I noticed in William Carlos Williams how gloriously the unbeautiful, the unaesthetic, the ordinary, the small, can shine forth when it is placed against the right background. I’m a little in love with these discordant phenomena. I have never been interested in aestheticism understood as the merely beautiful, the select, the dressed up. For me the aesthetic is anchored much more deeply, connected with the completely immaterial and with the movingly small, the eccentric, the vulnerable, the susceptible, the inconspicuous...
I never render such banalities cynically or arrogantly, they simply form the line of melody in a great piece of music, in the score of this character. I am — that’s why I recited Williams’s poem "Pastoral" — a lover of the banal, the small. It is so moving when it’s done right, when it is really banal, but it needs a background in front of which it can shine.
Meier talks a bit too much in aphorism for my taste, with plenty of "Art is..." pronouncements, but I admire his appreciation for the ugly, inconspicuous and banal. I feel much the same way - while like most people I'm awed by soaring mountains and classic architecture, I also see the beauty in ordinary marshes and abandoned steel mills. The everyday interests me just as much as the extraordinary.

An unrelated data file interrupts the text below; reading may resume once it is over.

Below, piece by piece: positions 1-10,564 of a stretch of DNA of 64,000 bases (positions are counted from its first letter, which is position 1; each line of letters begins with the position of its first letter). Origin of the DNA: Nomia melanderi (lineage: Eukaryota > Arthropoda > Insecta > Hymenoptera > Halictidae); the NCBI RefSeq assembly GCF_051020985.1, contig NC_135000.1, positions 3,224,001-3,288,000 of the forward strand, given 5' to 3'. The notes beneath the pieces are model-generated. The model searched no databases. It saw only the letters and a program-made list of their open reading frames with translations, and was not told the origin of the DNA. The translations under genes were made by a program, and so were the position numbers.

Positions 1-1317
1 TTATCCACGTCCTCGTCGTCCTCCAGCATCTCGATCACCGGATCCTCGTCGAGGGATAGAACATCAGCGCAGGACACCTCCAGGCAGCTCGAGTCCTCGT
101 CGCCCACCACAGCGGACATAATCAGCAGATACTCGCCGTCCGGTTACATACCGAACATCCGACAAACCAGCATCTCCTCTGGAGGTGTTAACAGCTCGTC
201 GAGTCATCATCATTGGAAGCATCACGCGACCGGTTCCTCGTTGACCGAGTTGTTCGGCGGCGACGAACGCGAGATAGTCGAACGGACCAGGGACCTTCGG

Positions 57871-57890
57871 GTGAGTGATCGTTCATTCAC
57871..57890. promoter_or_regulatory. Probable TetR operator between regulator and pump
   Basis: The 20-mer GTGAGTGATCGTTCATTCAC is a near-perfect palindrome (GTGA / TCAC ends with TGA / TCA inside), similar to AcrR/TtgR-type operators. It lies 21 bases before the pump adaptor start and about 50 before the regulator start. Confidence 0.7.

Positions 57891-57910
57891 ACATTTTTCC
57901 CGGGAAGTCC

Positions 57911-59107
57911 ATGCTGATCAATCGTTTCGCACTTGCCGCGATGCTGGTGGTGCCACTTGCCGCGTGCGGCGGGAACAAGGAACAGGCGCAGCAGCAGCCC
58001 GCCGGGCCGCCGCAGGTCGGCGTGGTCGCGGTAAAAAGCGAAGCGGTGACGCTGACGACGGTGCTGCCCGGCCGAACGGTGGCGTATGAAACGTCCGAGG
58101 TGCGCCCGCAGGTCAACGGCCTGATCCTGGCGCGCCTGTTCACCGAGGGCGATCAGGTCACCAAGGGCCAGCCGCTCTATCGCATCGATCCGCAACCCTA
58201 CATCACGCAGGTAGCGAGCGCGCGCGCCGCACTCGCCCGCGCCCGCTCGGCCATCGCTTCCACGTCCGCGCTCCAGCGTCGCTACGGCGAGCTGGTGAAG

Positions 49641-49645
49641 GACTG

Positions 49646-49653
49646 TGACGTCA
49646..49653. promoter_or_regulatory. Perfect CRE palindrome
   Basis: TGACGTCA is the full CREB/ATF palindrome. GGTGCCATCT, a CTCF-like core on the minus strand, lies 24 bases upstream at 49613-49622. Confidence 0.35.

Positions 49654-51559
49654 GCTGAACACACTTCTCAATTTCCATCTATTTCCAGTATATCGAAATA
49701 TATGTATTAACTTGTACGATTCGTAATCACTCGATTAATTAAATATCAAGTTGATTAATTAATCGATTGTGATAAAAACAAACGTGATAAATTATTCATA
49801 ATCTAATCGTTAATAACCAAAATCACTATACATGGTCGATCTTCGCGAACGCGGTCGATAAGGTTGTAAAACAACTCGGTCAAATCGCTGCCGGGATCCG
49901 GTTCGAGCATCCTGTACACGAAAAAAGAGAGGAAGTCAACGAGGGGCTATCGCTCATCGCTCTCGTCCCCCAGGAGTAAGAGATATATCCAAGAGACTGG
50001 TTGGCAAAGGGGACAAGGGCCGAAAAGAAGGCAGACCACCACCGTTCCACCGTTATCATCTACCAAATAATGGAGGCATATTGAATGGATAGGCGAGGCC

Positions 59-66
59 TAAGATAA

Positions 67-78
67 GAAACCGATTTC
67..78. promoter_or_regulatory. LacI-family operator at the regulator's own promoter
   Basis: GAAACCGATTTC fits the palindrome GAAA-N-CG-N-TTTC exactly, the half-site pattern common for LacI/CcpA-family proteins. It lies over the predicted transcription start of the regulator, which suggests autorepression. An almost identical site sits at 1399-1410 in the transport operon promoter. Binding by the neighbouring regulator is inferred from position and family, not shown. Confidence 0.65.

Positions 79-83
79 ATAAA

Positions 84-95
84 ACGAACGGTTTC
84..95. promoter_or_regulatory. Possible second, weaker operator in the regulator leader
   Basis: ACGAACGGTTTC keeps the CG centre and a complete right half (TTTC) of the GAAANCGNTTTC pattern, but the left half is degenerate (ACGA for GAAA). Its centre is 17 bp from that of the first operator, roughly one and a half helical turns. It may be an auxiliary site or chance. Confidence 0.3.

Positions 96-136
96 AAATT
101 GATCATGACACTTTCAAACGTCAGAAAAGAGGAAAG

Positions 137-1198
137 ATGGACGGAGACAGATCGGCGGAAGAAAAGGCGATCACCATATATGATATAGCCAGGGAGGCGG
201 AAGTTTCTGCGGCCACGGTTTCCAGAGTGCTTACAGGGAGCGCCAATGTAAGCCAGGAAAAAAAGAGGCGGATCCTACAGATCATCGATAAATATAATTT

"I do not admire well-rounded people nor their work. So far as I can see, nothing good in the world has ever been done by well-rounded people. The good work is done by people with jagged, broken edges, because those edges cut things and leave an imprint, a design."
- Harry Crews
Six Word Stories, revived
She merely smiled. His world stopped.
If they're working through their backlog of submissions, I might have another one up there soon. I'm sure they have one or two of mine that I sent in before the site went on hiatus.
Julie's Supper Club
Oh wow, oh wow. Would I love to own this sign.